Your current diet regimen is most likely what is causing your abnormal cholesterol levels. Most low-fat diets are also high in carbohydrates. A high carbohydrate diet raises insulin levels which triggers the liver to produce more cholesterol, and better than 80% of the cholesterol in your bloodstream is produced by your liver. The remainder comes from what you eat, but the less cholesterol you eat, the more your liver makes. So, cutting out things like eggs and meat will not improve most peoples lipid profiles. In fact, red meat and saturated fats help to raise HDL (the good cholesterol) levels. Things like polyunsaturated fats, often touted for their ability to lower serum levels of the bad cholesterol, also lower the good HDL cholesterol (you don't here this fact often mentioned though). And high carb foods like sugar, bread, pasta, potatoes, rice, corn, etc. will raise triglyceride levels which have a strong independent association with heart disease. Another thing to avoid is hydrogenated vegetable oils found in margarine, shortening, and most processed baked goods (just read the labels on any loaf of bread or bag of cookies). These "synthetic saturated fats" also contribute to abnormal lipid profiles and are suspected to be a major contributor to the recent rise in heart disease and diabetes.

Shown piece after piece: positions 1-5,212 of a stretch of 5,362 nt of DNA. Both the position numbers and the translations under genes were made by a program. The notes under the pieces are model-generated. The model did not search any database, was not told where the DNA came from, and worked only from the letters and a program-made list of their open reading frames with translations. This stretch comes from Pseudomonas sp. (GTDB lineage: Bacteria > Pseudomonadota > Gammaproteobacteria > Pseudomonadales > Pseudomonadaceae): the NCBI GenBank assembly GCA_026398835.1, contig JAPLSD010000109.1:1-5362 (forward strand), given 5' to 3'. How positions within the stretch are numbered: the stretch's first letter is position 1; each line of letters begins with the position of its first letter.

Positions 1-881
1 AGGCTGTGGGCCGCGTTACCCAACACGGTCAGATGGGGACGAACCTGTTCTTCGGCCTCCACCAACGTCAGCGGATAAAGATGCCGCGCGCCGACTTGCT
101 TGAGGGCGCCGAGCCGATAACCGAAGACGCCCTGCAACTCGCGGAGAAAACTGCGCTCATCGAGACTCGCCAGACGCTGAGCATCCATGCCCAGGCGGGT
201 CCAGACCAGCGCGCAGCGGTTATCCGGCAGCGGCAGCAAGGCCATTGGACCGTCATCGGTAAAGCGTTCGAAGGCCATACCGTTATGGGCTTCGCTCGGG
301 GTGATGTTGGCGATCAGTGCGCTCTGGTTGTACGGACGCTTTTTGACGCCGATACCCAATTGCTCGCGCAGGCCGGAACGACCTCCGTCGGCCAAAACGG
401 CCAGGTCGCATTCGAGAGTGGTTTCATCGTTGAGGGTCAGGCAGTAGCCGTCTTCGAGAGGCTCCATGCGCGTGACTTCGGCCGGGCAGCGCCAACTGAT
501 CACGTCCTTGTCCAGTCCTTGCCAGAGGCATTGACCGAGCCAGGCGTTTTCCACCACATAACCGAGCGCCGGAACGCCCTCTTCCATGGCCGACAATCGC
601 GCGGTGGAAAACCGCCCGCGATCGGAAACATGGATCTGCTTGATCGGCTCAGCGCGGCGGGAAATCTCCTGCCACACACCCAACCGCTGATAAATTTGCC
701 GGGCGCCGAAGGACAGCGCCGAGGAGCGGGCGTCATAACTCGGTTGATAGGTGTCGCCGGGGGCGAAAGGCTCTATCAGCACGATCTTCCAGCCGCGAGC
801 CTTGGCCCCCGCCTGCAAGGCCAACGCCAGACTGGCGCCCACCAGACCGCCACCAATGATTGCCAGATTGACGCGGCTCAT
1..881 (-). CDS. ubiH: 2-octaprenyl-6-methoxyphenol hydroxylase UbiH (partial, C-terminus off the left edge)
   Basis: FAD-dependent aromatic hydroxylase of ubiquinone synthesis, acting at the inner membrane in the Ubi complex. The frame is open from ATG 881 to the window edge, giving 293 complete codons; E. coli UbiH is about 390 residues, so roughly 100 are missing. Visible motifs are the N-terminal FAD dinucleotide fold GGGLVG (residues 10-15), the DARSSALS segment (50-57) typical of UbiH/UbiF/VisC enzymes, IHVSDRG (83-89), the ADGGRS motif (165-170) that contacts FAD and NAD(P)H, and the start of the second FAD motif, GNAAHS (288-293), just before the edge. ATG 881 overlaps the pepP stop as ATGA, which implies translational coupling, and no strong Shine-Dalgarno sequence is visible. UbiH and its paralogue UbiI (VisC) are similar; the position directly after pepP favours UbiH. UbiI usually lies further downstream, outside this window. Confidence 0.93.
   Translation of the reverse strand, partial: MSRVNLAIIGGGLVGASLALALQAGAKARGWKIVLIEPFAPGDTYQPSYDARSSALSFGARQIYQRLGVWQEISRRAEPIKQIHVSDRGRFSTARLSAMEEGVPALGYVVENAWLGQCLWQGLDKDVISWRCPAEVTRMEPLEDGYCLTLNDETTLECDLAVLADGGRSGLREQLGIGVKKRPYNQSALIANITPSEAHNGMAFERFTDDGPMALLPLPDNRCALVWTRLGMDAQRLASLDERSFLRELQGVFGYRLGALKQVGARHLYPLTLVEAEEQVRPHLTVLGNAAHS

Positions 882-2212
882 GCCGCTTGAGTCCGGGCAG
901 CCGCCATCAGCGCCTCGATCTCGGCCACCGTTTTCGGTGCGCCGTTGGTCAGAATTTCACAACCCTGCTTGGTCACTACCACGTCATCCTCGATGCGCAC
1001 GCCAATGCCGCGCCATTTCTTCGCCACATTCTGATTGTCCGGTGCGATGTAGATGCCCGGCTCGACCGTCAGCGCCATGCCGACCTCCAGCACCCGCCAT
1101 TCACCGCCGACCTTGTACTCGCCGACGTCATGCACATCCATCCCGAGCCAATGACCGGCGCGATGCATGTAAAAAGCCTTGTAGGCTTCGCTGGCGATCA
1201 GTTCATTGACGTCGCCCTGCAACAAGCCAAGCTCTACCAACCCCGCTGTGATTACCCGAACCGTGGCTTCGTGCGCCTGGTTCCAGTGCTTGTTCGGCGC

My advice is to adopt a low carbohydrate diet that stresses whole natural foods including meat, fish, poultry, eggs, dairy, non-starchy vegetables, and limited low-sugar fruit. A good book on the subject is "Protein Power" by Drs. Eades. They discuss the mechanism that causes elevated cholesterol in the book and the way to correct it.
The tragedy of science is the slaying of a beautiful hypothesis by an ugly fact. T H Huxley